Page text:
As I watched the driver load the battered horse onto the trailer for additional medical attention, I put all my thoughts, feelings, emotions, and anxieties related to the event in a mental box and placed it on a shelf in my mind.
I rarely spoke of the accident again despite it being one of the scariest experiences of my life.
And I all but stopped driving completely.
At first, it wasn’t a problem.
We were working from home and couldn’t really go anywhere anyway thanks to the pandemic.
Little by little though, I found myself struggling to even get in the car and as a result, my anxiety became debilitating.
Earlier this spring, I got a call my four-year-old cousin had passed away following a tragic horse accident.
The funerals were set to be held in two different cities on two different days.
Up to that point, I had a driver available any time I needed one.
But on this particular day, my only option was to make the hour-long drive to meet my middle sister and her family so we could then make the over five-hour journey to the funeral together.
Don’t get me wrong it was a huge blessing my brother-in-law was even willing to drive us all to the funeral.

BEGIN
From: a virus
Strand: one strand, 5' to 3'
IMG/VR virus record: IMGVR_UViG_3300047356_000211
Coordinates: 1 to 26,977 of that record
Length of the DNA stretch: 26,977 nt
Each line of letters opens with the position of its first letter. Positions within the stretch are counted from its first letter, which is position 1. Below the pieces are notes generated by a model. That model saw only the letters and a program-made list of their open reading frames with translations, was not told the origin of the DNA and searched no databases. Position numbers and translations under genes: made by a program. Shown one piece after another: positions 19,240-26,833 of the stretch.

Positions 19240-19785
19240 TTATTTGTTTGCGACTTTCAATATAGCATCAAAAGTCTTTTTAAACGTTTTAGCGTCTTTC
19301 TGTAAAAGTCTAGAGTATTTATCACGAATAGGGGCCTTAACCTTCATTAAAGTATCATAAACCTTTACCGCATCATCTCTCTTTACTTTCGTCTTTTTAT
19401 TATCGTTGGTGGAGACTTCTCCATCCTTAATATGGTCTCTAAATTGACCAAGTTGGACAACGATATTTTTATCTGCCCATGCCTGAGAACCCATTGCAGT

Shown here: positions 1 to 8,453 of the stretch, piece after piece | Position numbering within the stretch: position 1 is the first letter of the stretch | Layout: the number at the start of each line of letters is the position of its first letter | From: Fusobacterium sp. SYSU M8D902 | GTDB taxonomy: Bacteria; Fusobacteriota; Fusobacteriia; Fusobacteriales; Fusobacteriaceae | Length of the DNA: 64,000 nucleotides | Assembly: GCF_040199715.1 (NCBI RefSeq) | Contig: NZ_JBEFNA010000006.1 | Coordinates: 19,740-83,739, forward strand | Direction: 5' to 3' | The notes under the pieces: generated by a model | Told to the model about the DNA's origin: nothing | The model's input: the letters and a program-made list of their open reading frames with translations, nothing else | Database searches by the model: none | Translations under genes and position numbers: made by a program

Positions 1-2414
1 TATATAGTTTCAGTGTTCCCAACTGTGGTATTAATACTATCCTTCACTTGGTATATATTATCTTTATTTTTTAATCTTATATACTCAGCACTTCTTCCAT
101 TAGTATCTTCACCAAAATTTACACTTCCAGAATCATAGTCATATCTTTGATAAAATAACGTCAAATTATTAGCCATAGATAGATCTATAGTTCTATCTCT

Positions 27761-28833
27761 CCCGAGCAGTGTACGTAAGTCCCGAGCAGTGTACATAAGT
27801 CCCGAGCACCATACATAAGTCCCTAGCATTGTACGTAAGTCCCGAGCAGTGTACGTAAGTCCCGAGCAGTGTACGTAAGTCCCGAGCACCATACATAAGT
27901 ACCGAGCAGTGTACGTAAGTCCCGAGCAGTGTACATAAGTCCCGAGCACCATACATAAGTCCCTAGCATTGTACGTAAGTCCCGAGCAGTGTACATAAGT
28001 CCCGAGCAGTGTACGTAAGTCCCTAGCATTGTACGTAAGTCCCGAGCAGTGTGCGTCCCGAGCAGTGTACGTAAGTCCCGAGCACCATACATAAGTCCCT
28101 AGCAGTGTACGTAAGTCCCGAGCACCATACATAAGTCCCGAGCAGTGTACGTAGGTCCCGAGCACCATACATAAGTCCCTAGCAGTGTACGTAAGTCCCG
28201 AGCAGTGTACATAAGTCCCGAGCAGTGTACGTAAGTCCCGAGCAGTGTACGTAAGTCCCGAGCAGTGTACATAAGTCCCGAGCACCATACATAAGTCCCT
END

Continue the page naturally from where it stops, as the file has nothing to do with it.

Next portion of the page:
But it also meant I would have to drive alone for the first time in two and a half years.
Despite the heartbreaking circumstances I’m embarrassed to say, I didn’t know if I had the courage to make myself do it.
The night before the funeral, I had a total meltdown and cried harder than I’d ever cried before.
In a weird way, I felt relieved I had finally allowed myself to grieve how scary the experience had been and how I had allowed it to affect my life.
The next day, I got into a car I’d never even turned on much less driven before and made the journey to meet my sister.
I wish I could say the trip was flawless.
But I thought about turning around at every single exit.